Getting TripAdvisor to address sexual assault
After a woman who goes by “K” said she was sexually assaulted by a tour guide who worked at a business promoted by TripAdvisor, she contacted the website in an effort to warn other tourists, The Guardian reported in March.
But the company suggested that she leave a review about the incident, K said in a Change.org petition. When she wrote a review, TripAdvisor did not publish it because it wasn’t written as first-person account, according to The Guardian.
With the help of the Change.org team, K started a petition demanding that TripAdvisor “stop covering up sexual assaults,” calling on the company to do more to warn users about businesses where assaults had been reported.
The petition received more than 500,000 signatures in the weeks after, and TripAdvisor announced changes to how it handles reviews and reports of sexual assault. But K and other activists maintained that the company still hadn’t gone far enough.
After protests outside TripAdvisor’s New York offices and continued pressure, the company announced further changes to its policies, including commitments to partner with sexual assault support groups.
In June, K declared that the petition had been successful.
“With these updates, TripAdvisor has shown that they are committed to both improving the experience for survivors and providing people with the information they need to travel safely,” she wrote. “I’m thrilled to declare our campaign a victory.”
Ending the ban on gay Boy Scouts
After 12 years as a Scout, Ryan Andresen was told by his Boy Scout troop in the San Francisco Bay Area in 2012 that he couldn’t receive the Eagle Scout award, the highest rank in the organization.
The reason? Because he had come out as gay.
In a historic decision in 2013, the Boy Scouts of America voted to end its ban on openly gay youth. But it wasn’t until 2015 that the organization announced it would lift its ban on gay adult leaders.
Clemency for Cyntoia Brown
When she was 16 years old, Cyntoia Brown was tried as an adult and sentenced to life in prison for killing a man who had bought her for sex.
Years after her sentencing, her case gained widespread attention and inspired the viral hashtag #FreeCyntoiaBrown after A-list celebrities like Rihanna and Kim Kardashian West publicly advocated for Brown’s release.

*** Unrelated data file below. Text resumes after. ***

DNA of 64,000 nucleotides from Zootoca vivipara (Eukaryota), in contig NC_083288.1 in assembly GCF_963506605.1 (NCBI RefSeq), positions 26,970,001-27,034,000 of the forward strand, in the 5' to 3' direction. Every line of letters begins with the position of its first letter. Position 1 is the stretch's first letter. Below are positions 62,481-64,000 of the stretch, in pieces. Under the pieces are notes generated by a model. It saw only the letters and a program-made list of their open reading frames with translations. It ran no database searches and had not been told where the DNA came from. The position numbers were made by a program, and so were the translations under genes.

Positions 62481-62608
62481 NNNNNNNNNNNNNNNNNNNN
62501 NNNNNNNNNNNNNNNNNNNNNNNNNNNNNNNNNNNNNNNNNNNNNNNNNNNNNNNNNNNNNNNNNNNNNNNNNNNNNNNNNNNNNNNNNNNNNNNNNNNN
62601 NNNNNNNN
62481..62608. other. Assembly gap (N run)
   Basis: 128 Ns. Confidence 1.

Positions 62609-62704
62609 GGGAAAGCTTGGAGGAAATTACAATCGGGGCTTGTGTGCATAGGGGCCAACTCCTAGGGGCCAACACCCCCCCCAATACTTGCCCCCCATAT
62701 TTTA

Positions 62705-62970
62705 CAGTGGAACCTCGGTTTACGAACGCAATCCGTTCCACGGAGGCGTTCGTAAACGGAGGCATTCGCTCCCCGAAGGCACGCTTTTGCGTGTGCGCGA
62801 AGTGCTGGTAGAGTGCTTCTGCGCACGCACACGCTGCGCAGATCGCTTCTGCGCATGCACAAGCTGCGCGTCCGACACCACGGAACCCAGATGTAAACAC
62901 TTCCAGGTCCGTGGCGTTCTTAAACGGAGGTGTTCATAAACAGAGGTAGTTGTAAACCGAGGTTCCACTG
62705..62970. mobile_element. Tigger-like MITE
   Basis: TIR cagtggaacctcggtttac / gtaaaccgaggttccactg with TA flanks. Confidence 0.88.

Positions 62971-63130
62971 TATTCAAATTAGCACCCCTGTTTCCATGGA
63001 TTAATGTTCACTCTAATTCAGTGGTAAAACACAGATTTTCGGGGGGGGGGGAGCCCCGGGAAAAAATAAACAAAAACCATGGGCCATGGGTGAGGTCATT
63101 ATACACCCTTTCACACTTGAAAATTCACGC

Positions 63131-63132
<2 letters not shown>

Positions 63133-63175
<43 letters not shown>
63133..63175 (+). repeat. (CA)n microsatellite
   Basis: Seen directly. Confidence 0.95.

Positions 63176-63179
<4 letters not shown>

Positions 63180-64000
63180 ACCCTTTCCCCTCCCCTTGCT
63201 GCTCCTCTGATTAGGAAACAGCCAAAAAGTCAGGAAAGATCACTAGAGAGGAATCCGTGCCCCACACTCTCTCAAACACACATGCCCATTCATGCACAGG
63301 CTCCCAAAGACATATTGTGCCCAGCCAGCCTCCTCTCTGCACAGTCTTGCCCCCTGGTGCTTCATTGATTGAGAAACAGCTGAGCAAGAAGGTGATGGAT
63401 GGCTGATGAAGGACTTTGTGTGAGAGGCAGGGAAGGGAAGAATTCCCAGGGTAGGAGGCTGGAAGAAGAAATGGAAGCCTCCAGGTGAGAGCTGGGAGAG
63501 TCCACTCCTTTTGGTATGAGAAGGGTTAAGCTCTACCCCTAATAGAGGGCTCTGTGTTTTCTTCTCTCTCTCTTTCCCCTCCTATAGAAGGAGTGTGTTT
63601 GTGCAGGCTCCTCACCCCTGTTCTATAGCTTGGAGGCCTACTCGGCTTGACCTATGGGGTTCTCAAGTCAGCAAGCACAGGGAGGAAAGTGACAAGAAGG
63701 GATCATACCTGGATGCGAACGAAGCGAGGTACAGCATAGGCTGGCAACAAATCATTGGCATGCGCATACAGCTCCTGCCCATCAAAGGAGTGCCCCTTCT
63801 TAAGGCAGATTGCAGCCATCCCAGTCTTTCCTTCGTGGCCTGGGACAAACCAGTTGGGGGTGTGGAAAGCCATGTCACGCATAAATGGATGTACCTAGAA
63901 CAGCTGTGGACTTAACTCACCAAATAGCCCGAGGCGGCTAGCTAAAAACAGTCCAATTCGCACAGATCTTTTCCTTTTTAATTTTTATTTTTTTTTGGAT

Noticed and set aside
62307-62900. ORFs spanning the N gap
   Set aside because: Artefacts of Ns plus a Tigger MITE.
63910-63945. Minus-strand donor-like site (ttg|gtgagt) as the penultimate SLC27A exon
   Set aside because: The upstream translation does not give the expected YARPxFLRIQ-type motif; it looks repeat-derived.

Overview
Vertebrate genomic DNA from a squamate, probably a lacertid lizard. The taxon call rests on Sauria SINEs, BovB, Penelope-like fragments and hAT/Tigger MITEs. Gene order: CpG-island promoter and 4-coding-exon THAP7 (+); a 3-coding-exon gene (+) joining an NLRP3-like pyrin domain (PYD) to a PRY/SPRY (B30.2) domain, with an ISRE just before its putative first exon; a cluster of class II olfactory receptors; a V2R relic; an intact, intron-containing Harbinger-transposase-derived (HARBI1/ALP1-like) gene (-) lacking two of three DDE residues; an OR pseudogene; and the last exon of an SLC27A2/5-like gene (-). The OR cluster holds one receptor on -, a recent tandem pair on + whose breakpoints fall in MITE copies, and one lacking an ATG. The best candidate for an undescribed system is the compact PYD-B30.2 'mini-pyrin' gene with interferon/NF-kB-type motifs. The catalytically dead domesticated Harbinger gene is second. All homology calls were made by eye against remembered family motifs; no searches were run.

In 2018, the Tennessee Supreme Court ruled that Brown must serve at least 51 years in prison before she would be eligible for release. After that ruling, a petition on Change.org called for then-Gov. Bill Haslam to grant her clemency.
He did so in January, and Brown was released from prison in August at the age of 31.
Restarting production of a cancer drug
In July, Teva Pharmaceuticals announced it had made a “business decision” to discontinue Vincristine — a drug used to treat childhood cancers including leukemia, lymphoma and brain tumors.
Childhood cancer survivor and pediatric oncology nurse Liliana Haas said the drug helped save her life and the lives of many children she works with each day. So, she took to Change.org in October to demand that the pharmaceutical company bring the drug back.
More than 215,000 people signed the petition, and the issue garnered national media attention. In November, Teva Pharmaceutical responded directly to Haas’ petition and announced it would again start producing the life-saving drug.
Justice for Eric Garner
Five years after a New York Police Department officer was accused of fatally choking Eric Garner, the Justice Department announced it would not bring charges against him.
Days later, Emerald Snipes Garner, Eric Garner’s youngest daughter, launched a petition demanding that NYPD Officer Daniel Pantaleo be fired.
The petition received more than 144,000 signatures. Protesters interrupted the Democratic presidential debate in July to call attention to the issue, and New York Mayor and then-presidential candidate Bill de Blasio was asked why Pantaleo was still on the force.